Police say a woman who was hit in the head with a broken bat and was bleeding from the head as she was being carried out of Fenway Park is expected to survive.
Officer Rachel McGuire told the Associated Press Saturday that the woman is recovering.
Boston police spokesman David Estrada said all or part of the bat hit her during the game between the Boston Red Sox and Oakland Athletics.
The spectator was carried out of the stadium after the top of the second inning. She was hit by Oakland’s Brett Lawrie’s bat that broke on a groundout to second base for the second out of the inning. The game was halted in the middle of the second inning as emergency crews tended to the woman and wheeled her off the field on a stretcher.
The woman's name was not released and more details on her condition were not available.
Alex Merlis, of Brookline, Massachusetts, told The Associated Press said he was sitting behind the woman when the broken bat flew into the seats just a few rows from the field between home plate and the third base dugout.
"It was violent," he said of the impact to her forehead and top of her head. "She bled a lot. A lot. I don't think I've ever seen anything like that."
Merlis said the woman was sitting with a small child and a man. After she was injured, the man was tending to her and other people were trying to console the child.
The woman was taken to Beth Israel Deaconess Medical Center and a hospital worker said early Saturday she has no information for her condition.
"You try to keep her in your thoughts and, hopefully, everything's all right and try to get back to the task at hand," Lawrie said when asked how he was able to refocus after what happened. "Hopefully everything's OK and she's doing all right.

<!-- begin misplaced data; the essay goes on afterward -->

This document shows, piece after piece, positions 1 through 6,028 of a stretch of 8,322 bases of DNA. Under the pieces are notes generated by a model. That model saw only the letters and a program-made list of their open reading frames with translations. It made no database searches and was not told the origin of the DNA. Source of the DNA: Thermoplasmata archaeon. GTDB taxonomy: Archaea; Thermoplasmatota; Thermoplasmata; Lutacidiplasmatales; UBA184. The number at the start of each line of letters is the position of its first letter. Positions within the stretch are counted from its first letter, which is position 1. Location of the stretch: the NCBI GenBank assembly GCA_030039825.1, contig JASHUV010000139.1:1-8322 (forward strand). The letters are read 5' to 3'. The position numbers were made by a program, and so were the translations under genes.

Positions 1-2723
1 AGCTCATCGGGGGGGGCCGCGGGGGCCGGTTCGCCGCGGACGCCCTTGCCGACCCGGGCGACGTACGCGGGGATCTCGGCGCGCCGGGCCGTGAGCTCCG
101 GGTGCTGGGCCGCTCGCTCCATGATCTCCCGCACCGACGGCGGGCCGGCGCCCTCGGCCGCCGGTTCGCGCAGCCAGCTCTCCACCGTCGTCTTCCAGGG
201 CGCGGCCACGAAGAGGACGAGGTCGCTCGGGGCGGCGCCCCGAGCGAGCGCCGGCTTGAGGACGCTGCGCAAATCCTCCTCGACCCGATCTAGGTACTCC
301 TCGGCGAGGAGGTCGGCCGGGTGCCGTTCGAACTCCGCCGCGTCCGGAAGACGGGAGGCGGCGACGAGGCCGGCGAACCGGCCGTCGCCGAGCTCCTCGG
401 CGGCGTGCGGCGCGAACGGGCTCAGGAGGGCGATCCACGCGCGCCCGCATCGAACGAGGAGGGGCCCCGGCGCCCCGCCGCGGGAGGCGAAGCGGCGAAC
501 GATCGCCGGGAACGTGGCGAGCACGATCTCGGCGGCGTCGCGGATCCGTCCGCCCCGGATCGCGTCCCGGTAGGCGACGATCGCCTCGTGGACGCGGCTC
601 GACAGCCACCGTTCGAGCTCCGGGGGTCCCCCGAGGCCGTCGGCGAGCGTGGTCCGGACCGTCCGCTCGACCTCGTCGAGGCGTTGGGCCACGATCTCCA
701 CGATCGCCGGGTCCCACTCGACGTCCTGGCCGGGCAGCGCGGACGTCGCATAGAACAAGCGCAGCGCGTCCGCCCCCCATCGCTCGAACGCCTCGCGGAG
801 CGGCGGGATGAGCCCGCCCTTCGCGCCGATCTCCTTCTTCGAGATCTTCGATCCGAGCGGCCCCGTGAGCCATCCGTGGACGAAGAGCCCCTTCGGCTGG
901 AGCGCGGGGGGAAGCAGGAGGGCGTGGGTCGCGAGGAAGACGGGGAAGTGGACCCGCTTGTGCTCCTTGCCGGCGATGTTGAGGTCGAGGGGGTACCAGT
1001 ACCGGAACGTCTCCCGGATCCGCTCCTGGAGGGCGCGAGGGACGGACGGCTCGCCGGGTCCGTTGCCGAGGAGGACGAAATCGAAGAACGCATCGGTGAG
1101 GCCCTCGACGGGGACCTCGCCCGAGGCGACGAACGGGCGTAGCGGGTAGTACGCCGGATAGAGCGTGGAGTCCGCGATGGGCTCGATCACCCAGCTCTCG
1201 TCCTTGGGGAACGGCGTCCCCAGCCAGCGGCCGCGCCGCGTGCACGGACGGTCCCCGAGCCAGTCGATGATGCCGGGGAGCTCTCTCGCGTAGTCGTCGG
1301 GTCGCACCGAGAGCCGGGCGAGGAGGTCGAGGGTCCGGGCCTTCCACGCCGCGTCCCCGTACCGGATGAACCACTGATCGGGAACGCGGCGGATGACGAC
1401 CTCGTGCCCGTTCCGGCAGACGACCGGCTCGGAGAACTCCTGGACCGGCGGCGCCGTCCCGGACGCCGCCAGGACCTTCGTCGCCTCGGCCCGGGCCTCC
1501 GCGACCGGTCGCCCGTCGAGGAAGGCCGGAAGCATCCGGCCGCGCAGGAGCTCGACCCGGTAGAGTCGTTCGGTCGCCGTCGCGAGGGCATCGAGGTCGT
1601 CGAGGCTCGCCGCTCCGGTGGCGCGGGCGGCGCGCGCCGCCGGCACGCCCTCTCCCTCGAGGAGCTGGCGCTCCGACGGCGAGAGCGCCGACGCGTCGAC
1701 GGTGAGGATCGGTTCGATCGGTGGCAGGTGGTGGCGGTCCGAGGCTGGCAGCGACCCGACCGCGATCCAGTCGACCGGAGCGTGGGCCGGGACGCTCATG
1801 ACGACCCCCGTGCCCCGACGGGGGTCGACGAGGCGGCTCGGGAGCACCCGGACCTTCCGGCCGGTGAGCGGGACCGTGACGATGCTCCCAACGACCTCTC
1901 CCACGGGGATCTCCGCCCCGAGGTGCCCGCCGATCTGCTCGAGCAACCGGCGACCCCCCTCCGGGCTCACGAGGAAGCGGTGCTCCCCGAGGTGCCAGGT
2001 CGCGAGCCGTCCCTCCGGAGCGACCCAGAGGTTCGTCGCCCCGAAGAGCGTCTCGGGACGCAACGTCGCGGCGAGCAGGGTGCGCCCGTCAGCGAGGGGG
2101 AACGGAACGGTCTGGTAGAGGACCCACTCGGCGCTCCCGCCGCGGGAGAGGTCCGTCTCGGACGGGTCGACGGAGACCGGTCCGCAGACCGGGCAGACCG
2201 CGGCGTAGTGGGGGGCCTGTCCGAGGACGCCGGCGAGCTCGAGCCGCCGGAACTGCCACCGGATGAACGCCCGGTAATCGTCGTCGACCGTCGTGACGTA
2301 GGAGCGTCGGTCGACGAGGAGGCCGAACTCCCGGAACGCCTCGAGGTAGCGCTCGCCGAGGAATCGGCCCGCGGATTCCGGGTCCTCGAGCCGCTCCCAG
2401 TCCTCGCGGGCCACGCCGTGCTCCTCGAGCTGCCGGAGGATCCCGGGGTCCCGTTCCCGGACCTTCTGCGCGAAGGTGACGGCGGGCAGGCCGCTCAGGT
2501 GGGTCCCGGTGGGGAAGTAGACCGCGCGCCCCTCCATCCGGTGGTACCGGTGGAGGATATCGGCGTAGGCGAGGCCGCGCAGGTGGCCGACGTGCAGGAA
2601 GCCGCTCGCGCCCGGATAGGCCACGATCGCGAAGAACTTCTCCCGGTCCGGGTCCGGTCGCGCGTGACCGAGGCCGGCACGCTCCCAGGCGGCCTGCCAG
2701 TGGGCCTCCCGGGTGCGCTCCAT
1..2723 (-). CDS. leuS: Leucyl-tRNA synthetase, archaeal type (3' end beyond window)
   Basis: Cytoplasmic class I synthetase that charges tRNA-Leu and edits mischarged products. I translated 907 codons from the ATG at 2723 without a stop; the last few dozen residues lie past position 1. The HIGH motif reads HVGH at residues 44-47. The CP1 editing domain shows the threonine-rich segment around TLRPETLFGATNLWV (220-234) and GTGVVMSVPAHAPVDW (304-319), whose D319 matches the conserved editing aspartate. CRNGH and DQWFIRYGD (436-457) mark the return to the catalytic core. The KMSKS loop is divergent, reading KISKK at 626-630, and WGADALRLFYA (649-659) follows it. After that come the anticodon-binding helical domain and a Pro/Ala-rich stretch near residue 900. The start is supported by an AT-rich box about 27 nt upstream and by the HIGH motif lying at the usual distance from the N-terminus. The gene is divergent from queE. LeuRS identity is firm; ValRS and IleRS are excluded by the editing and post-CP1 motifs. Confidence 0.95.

"I've seen bats fly out of guys' hands in(to) the stands and everyone's OK, but when one breaks like that, has jagged edges on it, anything can happen."
Major League Baseball expressed its concerns with flying broken bats and the danger they posed in 2008. A study issued by the league prompted it to implement a series of changes to bat regulations for the following season.
Multi-piece bat failures are down about 50 percent since the beginning of the 2009 season, league spokesman Michael Teevan said.
Though dozens of fans at big league ballparks are struck by foul balls each season, there has been only one fatality, according to baseball researchers — a 14-year-old boy killed by a foul line drive off the bat of Manny Mota at Dodger Stadium in 1970.
The National Hockey League ordered safety netting installed at each end of NHL arenas after 13-year-old Brittanie Cecil was killed by a deflected puck at a Columbus Blue Jackets game in 2002. She died two days later, and her parents eventually settled with the team for $1.2 million, the league and the arena management.
"First and foremost, our thoughts and concern, and certainly our prayers, go out to the woman that was struck with the bat, her and her family," Red Sox manager John Farrell said. "A scary moment, certainly.
"All you can think about is a family, they come to a ballgame to hopefully get three hours of enjoyment, and unfortunately with how close our stands are to the field of action, an accident like this is certainly disturbing."
The Associated Press contributed to this report